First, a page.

Curing obesity means treating mind and body

  • Thursday, May 3, 2018 11:06am
  • Opinion

May is Mental Health Awareness Month, a holiday we’ve observed in this country since 1949. Over the past 70 years, we’ve made huge strides in understanding mental health, effective routes for treatment and the impact it has on our physical health. Today, experts recognize that mental health is a significant contributing factor for a number of physical ailments, including obesity.

More than 100 million Americans suffer from obesity, with Alaska’s adult obesity rate the 20th highest in the nation. Projections show that by 2050, over 42 percent of Americans will be obese. For many years, the prevailing treatment for obesity relied on diet and exercise alone. But such an approach is shortsighted; treatment of this widespread epidemic must be comprehensive, considering the patient as a whole with a focus not only on body, but on mind as well.

As an in-house licensed clinical psychologist at Anchorage Bariatrics, I have the privilege of working with patients every day to help them attain their health and wellness goals. I gather a thorough and comprehensive history of the individual, which includes not only their physical health, but their mental health, traumas, addictions, hobbies, employment, weight concerns, weight-loss attempts, customary diet, physical activity, family, and weight loss goals, expectations and fears. It is my goal, and the goal of our entire medical team, to gain a deeper understanding of the patient and the many factors to consider when discussing treatment options.

It is not my job to help a patient lose weight in the short-term, but to help them sustain a healthy weight for the rest of their lives. And that takes more than a strict diet, exercise regimen, medication or surgery. It means considering their personal histories and habits and addressing any unresolved emotional traumas in a safe space. It means working with the patient to build up their support networks and explore their readiness for change. It means helping them become healthy in both mind and body so that they can thrive in the long-term.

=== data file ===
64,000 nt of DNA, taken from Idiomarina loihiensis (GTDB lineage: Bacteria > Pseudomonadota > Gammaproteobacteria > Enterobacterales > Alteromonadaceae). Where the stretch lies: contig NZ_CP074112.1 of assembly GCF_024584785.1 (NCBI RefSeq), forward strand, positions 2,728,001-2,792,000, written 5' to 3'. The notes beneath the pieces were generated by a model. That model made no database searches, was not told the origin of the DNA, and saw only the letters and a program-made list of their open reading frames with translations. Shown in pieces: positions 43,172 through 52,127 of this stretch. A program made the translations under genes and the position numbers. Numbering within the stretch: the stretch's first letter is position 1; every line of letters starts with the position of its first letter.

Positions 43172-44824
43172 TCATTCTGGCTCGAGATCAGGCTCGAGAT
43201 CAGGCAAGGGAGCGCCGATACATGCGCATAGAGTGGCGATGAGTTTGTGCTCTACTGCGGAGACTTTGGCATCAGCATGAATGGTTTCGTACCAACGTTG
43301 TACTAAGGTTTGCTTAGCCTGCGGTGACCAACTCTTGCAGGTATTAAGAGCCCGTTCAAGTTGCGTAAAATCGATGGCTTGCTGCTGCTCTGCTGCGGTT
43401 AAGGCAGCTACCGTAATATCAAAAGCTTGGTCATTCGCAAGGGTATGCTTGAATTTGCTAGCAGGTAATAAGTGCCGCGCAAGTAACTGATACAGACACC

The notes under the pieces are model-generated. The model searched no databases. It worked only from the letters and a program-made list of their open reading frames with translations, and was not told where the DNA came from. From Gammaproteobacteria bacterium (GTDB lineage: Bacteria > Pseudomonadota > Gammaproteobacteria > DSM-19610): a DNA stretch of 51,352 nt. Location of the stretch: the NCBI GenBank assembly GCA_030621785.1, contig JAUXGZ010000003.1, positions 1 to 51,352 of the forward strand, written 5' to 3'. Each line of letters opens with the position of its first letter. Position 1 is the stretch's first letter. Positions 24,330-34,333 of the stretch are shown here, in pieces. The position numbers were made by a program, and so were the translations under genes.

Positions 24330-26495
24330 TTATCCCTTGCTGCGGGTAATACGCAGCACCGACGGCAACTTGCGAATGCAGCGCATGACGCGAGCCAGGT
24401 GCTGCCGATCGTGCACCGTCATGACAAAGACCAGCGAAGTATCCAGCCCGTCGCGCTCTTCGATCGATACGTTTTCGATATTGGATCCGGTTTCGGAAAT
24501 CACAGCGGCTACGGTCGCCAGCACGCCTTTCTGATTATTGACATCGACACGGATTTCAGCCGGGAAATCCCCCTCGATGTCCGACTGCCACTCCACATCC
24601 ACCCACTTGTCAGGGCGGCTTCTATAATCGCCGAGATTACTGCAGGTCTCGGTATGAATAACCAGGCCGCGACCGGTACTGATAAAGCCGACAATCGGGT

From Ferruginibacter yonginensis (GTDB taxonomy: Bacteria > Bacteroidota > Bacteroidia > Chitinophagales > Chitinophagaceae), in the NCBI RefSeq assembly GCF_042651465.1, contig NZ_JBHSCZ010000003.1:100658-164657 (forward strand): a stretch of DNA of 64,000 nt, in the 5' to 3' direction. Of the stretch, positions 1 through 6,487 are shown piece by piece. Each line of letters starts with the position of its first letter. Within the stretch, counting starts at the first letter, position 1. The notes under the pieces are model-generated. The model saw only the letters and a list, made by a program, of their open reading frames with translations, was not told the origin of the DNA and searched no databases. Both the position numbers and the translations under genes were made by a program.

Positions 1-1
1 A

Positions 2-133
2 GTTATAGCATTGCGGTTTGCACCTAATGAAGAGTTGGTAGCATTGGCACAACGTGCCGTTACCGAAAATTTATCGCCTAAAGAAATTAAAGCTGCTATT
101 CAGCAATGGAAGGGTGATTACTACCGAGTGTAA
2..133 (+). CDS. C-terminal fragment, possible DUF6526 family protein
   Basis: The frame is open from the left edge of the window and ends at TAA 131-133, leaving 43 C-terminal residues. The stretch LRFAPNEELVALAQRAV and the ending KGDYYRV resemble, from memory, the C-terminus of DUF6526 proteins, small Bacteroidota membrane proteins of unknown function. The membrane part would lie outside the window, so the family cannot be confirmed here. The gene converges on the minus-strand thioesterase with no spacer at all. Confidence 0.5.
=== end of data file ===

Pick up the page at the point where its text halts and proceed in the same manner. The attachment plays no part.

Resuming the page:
Some individuals choose to seek bariatric treatment after years of contemplation. Others are simply referred by their primary care physician. Whatever the reason may be, the patient’s decision to lose weight is a major step in their life. It is the first step on a path that, like many of life’s adventures, contains hills and dales, ups and downs, forks in the road and detours. But with the knowledge we have now, we know that treating obesity with a consideration for both physical and mental health gives individuals the opportunity to make real, long-term changes in their lives.

• Janet H. Elliott, Psy.D. is a licensed clinical psychologist at Anchorage Bariatrics.

More in Opinion

Have something to say?

Here’s how to add your voice to the conversation.

(Peter Segall / Juneau Empire File)
Opinion: What is the validity of the cruise ship survey?

How good are people’s memories about problems?

(Peter Segall / Juneau Empire File)
Opinion: Alaskans should support Ocean Ranger program

Alaskans should be concerned that these floating cities could go unchecked.

Gavel (Courtesy photo)
Opinion: The foolish men claiming self-defense

By Rich Moniak A not guilty verdict “will not be a miscarriage… Continue reading

Opinion: Why giving is part of our Alaska way of life

GCI is encouraging our fellow Alaskans to offer a hand to our most vulnerable neighbors in need.

(Peter Segall / Juneau Empire File)
Opinion: State defends its right to cut nonexistent taxes

By Larry Persily There is an inescapable irony to the fact that… Continue reading

Opinion: Peeling the onion on Thanksgiving

“Peeling the onion” is an expression often used as a metaphor for… Continue reading

Opinion: We’re on a road to ochlocracy

The conclusion of the Rittenhouse trial reminded us of the summer of 2020. It is a painful reminder.

Most Read